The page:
Do we trust in god to do anything? Nope. Not a damn thing. Because god can't do anything. Neither can Zeus, or Poseidon. Gods aren't real. It's time to get over supernaturalism.



posted on Jul, 19 2009 @ 03:50 PM
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this is ridiculous.

as soon as this was mentioned to congress they shouldve returned with a flat "no."

we've got that annoying (and meaningless) slogan on enough stuff already. theres no reason to put it there. at all.

and to rebut the whole "freedom of religion/speech argument"

if you allow one group to put a logo, on what grounds can you stop any other?

would you be happy to have "HAIL SATAN!", "IA! IA! CTHULHU FTHAGN!", or "XENU, YOU SHALL NOT GAIN ENTRANCE HERE!"?

how about plaques describing the proper way to sacrifice a virgin into a volcano?

Edit: fixed a typo

[edit on 19-7-2009 by ELECTRICkoolaidZOMBIEtest]



posted on Jul, 19 2009 @ 04:14 PM
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I think we should plaster "In God We Trust" all over the country. It's important the world see and always remember that whatever happens to the USA it's because it's a nation of Christians.

Preachers told us that the horrible things that happen in other places happen because the people are heathens (New Orleans for example).

Now we'll get to see an example of all the wonderful things happening to the USA because it's all Christians.

I say plaster it everywhere! Star and flag for you.



posted on Jul, 19 2009 @ 04:22 PM
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i want to know if there would be any fuss from the religious sector if i put something similar up, but instead of "in god we trust", it said "only the weak and stupid believe in god"

freedom of religion and expression right?
and it would cost more to fight in court than it would to put up...
and weak and stupid people have believed in things all through out history. its only making a historical statement.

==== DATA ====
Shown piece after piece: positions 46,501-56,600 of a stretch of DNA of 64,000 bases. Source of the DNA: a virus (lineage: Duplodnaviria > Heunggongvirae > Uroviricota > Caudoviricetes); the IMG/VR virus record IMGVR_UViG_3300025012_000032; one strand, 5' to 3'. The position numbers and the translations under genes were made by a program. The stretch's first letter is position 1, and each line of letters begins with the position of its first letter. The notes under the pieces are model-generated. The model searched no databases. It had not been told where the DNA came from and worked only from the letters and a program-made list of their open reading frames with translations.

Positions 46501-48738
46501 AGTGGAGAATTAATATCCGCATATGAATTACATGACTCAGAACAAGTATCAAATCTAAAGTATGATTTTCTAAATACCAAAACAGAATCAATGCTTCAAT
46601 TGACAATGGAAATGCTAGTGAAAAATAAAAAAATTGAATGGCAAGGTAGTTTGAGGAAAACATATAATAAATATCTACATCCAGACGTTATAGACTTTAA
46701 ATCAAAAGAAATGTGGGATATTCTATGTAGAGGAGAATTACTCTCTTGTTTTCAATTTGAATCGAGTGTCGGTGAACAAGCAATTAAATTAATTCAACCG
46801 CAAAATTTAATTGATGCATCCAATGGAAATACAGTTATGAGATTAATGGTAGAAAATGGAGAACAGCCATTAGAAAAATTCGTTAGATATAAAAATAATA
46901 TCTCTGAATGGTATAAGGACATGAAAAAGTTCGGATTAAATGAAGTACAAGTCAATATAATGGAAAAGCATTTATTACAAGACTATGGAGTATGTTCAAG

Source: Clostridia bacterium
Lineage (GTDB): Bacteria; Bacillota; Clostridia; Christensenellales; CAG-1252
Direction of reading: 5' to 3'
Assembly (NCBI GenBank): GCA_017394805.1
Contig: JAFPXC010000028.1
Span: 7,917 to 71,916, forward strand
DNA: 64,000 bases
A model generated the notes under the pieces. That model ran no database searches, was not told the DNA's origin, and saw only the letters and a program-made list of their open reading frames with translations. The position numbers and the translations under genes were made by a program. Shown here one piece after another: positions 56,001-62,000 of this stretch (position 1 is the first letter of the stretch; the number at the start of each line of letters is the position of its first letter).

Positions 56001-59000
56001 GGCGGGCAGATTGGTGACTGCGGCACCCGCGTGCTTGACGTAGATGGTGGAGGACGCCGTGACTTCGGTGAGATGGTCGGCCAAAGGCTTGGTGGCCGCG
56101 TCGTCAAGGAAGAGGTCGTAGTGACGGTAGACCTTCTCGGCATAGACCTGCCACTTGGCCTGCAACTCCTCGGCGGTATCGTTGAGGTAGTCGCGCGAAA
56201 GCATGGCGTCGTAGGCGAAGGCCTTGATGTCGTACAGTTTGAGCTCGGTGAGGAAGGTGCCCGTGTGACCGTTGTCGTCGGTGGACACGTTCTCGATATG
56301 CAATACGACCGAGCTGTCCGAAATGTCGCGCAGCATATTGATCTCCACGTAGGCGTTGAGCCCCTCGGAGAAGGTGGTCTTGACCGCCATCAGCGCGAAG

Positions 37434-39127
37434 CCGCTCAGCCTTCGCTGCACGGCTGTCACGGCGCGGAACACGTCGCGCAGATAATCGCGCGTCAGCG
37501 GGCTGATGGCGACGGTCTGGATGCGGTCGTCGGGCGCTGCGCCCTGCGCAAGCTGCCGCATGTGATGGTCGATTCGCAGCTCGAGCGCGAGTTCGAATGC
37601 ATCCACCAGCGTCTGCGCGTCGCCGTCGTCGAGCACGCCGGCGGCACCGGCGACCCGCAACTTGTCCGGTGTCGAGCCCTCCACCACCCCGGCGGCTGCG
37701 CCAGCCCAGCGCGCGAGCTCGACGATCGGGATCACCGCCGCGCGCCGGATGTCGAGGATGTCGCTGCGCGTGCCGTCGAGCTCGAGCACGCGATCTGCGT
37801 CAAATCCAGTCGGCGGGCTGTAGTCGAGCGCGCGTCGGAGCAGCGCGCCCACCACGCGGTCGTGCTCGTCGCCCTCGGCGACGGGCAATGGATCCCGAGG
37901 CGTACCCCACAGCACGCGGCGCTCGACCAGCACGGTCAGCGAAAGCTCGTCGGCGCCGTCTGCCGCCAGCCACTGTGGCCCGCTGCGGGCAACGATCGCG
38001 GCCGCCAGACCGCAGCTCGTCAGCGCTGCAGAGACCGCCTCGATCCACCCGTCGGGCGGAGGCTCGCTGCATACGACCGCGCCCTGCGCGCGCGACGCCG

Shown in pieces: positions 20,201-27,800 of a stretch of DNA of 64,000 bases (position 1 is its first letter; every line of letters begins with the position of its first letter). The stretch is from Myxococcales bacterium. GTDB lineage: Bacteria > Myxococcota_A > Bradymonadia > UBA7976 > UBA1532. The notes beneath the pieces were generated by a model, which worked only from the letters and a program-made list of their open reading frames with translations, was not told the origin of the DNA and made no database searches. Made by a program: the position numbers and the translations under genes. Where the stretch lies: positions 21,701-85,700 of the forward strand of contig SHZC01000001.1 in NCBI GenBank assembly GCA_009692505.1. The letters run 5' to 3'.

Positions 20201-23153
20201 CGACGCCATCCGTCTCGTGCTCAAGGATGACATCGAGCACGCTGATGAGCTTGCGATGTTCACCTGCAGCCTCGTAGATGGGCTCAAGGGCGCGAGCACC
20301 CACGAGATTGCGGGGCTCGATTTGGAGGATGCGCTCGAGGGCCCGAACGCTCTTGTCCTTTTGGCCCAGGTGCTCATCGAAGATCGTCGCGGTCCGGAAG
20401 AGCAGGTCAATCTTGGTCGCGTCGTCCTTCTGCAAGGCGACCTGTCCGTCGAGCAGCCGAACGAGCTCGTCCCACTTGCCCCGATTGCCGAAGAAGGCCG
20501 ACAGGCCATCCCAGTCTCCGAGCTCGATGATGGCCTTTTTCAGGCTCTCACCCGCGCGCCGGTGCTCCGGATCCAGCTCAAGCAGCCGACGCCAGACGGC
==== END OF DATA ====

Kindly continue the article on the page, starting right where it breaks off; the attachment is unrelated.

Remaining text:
so they should be fine with it.



[edit on 19-7-2009 by ELECTRICkoolaidZOMBIEtest]



posted on Jul, 19 2009 @ 04:23 PM
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oops. sorry. double post.

mods please remove this>

thanks



[edit on 19-7-2009 by ELECTRICkoolaidZOMBIEtest]



posted on Jul, 19 2009 @ 04:34 PM
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I think it's quite telling that religious people, Christians especially, need to be constantly reminded of their own beliefs. It's as if they're concerned people will immediately disregard their cherished dogma the moment all these little reminders disappear.

I don't need monuments, plaques, jingles or slogans on my currency to remember how to behave or interpret my existence. Clearly some people do, although I would prefer they keep it to themselves.

Whatever happened to not worshiping false idols anyway? Things like this would seem to me as bordering on idolatry, more so since it's such a big deal.



posted on Jul, 19 2009 @ 10:18 PM
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I observe this thread is posted in mostly by atheists.

Not every mention of God in a public place oppresses people.

When 15% of the population can dictate to 85% what they can or cannot put in public it seems like the balance of power is skewed. The atheists have the option to ignore any mottos on any walls they please. Writing on a wall is not likely to change their beliefs against their will. On the other hand, as Jefferson once said, "It [disbelief] neither picks my pocket nor breaks my leg."

I do believe in the separation of church and state.

The article doesn't say whether or not the Pledge of Allegiance has the "under God" in it or not. If it's not in there I see no reason in the world why that would be offensive to American citizens. If it is, that would be more problematic. Still, if one doesn't believe the country is under God, they're not being forced to believe it.

I can see where "In God We Trust" is more troublesome; still, it's an expression of our culture. But I lean in favor of leaving it out.

It seems the religious people want to put their artifacts everywhere and the atheists want their beliefs to be imposed everywhere.

There needs to be more tolerance and some compromise on both sides.



posted on Jul, 22 2009 @ 09:57 AM
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didnt have time to read whole thread
but isnt it just a part of the history of america and i think if they didnt trust in god they maybe never would have became the most important nation in the world and if they remove this they are removing a piece of american heritage